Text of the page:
This plant thrives well indoors, even under artificial lighting and when looked after well, they bear showy yellow flowers that open at night and produces nuts that are edible. Their palmate leaves which are 5-7 lobed are considered auspicious.

I have a similar one in my garden. It was given to my by my late father who told me that mine was 2-3 trees knotted together to signify a closely knitted family. He also told me that 2 trees can be joined together to symbolise very loving/close partnership as in husband-wife relationships. It is only recently that I found out that this tree is also used as a money tree.

Zamioculcas zamiifolia, the ZZ plant
A ZZ plant (Zamioculcas zamiifolia) with hanging God of Prosperity and 'fu' ornaments. 'Fu' signifies the blessings from heaven. The ZZ plant is also known as the Zanzibar gem, Jian Qian Shu (“金钱树”) or gold coin plant) or fortune plant. It is used as a money plant because its leaves resemble a string of ancient Chinese coins which is very auspicious. I have been growing mine in the porch for years and each stalk of leaves last for months, some even as long as a year!

 This planter box is loaded with gold ingots, strings of gold coins and even a golden pineapple. The name of this plant is Euodia ridleyi, common name Evodia. The green leaves turn a golden yellow when exposed to the sun. Its auspicious name is "A bucket of gold" (一桶黄金 or yi tong huang jin).

As you can observe by now, flowers and plants play an important role in our new year celebrations:
  1. We buy live plants and flowers to grow in our outdoor garden
  2. We buy live plants and flowers to decorate our home interiors
  3. We buy artificial plants and flowers for interior decor, and each type of plant/flowers has a special meaning
  4. We use flowers for prayers and cleansing rituals
  5. We visit flower markets on New Year eve

Finally, a million apologies to my friends and commenters if I have not visited you yet as I am currently very busy with my festive preparations, e.g. cleaning, decorating, prayers...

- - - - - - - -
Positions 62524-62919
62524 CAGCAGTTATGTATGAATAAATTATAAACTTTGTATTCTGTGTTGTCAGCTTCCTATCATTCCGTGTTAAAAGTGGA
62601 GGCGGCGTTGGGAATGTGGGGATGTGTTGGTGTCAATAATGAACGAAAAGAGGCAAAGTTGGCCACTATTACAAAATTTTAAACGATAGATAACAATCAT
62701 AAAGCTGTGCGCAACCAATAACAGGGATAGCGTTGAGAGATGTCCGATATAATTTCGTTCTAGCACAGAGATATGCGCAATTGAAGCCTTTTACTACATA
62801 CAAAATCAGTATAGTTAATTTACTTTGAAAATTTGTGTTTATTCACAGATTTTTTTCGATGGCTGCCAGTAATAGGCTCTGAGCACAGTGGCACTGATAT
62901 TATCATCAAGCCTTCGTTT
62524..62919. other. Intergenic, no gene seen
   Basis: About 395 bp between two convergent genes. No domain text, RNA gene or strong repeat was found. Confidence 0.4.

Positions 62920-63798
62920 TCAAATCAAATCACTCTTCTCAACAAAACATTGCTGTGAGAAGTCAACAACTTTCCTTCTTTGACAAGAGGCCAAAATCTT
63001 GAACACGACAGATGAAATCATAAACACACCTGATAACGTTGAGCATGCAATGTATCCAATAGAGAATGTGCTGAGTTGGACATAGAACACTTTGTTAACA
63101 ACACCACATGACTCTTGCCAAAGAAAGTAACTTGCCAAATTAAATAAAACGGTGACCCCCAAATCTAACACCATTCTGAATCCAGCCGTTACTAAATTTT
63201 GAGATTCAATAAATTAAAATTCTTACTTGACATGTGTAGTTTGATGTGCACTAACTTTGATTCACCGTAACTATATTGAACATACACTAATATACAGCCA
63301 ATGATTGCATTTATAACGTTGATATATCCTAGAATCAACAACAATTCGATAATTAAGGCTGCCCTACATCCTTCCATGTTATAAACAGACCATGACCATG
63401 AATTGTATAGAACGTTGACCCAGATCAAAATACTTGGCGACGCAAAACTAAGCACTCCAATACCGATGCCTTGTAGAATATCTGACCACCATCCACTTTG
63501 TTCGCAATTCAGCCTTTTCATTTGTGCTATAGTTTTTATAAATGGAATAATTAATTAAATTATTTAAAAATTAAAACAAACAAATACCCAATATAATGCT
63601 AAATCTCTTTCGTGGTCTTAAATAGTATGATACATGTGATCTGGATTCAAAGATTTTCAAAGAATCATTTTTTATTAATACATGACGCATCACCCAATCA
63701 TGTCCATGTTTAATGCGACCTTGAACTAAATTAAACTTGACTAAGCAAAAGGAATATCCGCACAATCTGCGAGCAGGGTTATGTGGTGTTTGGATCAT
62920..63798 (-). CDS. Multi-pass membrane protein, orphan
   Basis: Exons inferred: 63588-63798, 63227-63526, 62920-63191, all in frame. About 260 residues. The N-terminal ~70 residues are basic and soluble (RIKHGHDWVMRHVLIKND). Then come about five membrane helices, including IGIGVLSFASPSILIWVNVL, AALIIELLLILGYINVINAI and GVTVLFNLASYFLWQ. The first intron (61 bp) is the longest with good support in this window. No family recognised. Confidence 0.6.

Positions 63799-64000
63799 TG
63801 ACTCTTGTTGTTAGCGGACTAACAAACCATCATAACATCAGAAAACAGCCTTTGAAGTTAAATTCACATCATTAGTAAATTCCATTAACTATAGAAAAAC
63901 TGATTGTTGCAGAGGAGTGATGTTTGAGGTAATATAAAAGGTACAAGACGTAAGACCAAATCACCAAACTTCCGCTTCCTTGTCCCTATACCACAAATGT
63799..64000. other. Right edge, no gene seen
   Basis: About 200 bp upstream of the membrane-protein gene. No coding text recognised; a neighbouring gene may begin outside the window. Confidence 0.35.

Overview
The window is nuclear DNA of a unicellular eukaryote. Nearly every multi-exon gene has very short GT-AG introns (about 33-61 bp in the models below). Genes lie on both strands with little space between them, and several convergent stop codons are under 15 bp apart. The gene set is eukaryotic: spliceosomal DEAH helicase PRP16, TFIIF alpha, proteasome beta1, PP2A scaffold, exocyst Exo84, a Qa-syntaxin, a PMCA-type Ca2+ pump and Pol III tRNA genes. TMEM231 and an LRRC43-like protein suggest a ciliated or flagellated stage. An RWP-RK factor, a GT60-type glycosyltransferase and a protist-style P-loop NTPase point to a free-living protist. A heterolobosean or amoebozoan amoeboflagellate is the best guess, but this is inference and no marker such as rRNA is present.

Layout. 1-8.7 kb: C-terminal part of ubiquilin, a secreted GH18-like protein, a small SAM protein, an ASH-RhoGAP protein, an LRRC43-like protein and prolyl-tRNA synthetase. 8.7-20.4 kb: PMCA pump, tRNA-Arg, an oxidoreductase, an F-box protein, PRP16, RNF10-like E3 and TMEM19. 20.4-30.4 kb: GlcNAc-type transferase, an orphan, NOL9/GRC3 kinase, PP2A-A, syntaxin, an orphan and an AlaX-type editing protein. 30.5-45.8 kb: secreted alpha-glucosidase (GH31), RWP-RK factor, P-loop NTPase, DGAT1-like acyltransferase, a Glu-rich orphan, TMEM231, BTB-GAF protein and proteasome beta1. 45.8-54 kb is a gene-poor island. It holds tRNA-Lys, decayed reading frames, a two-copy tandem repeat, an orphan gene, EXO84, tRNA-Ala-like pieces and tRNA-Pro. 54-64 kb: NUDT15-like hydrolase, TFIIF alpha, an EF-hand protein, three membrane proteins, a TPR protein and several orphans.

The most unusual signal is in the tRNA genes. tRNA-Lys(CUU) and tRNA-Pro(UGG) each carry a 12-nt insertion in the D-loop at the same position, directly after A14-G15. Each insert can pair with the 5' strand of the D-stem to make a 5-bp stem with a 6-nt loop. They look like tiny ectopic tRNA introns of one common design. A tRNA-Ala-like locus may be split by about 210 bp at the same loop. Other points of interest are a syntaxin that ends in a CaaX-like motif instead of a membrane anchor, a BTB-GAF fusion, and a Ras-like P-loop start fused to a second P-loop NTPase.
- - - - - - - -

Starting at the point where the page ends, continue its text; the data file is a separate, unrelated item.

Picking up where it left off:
I wonder what are the popular Chinese New Year plants in your respective countries?

Thank you very much for visiting My Nice Garden.

This is my entry for Fertilizer Friday, thanks to Tootsie of Tootsie Time, the link is here.

Friday, January 21, 2011

Buying Plants and Flowers for Chinese New Year 2011

Ornamental pineapple plants - Ananas bracteatus 'Striatus' (nanas merah)
Chinese New Year is a spring festival (春节). Flowers and plants are significant during this season as they represent the joy of reawakening of nature after the long winter gloom. Live plants signify rebirth and new growth and first we must have flowers before the fruits can form. Therefore, when plants in our garden start to bloom and bear fruits, we believe that it is a good sign that our efforts will bring forth rewards. We have a saying "Hua Kai Fu Gui (花开富貴)", meaning, "When Flowers Bloom, There is Prosperity", hence we fill our gardens with blooming plants and decorate our homes with auspicious flowers like the lotus, chrysanthemums, peonies, orchids and plum blossoms.

This is Part 2 of my visit to Ah Chui Nursery. I am preparing this fun post for general knowlege and I hope you learn something about our culture. I myself learnt new things as I was preparing for this post.

The above is a picture of ornamental pineapple plants bearing fruits. If you look closely, you'll notice that the pots are covered with gold wrapping. There are also no thorns on their leaves. The pineapple is called "ong lai" in Hokkien dialect which translate to mean the arrival of good fortune.

Sometimes, bromeliads such as guzmanias are used for the same purpose. Guzmanias are nicknamed "pineapple flowers" in Chinese.

Poted pussy willows
These are Pussy Willows (Salix caprea) grown in pots. They signify the arrival of prosperity and growth in prosperity. We grow them for their catkin flowers. You can buy those with lots of unopened buds and place them in the coolest area of your home, e.g. under the shelter of the porch or verandah. The silky soft blooms are silvery grey in colour. The blooms elongate as the tiny flowers open in cylindrical clusters but they don't seem to have any petals at all.

Pussy willows are called "Yin liu" (银柳) in Chinese which sounds like money flowing in. They are also sold as cut stems tied in bundles. We can place the stalks in beautiful porcelain vases and decorate them with auspicious ornaments to turn them into mythical money plants.

We want the pussy willows to bloom and send out green shoots as an indication that spring has arrived.

Mini pot of mandarin orange plant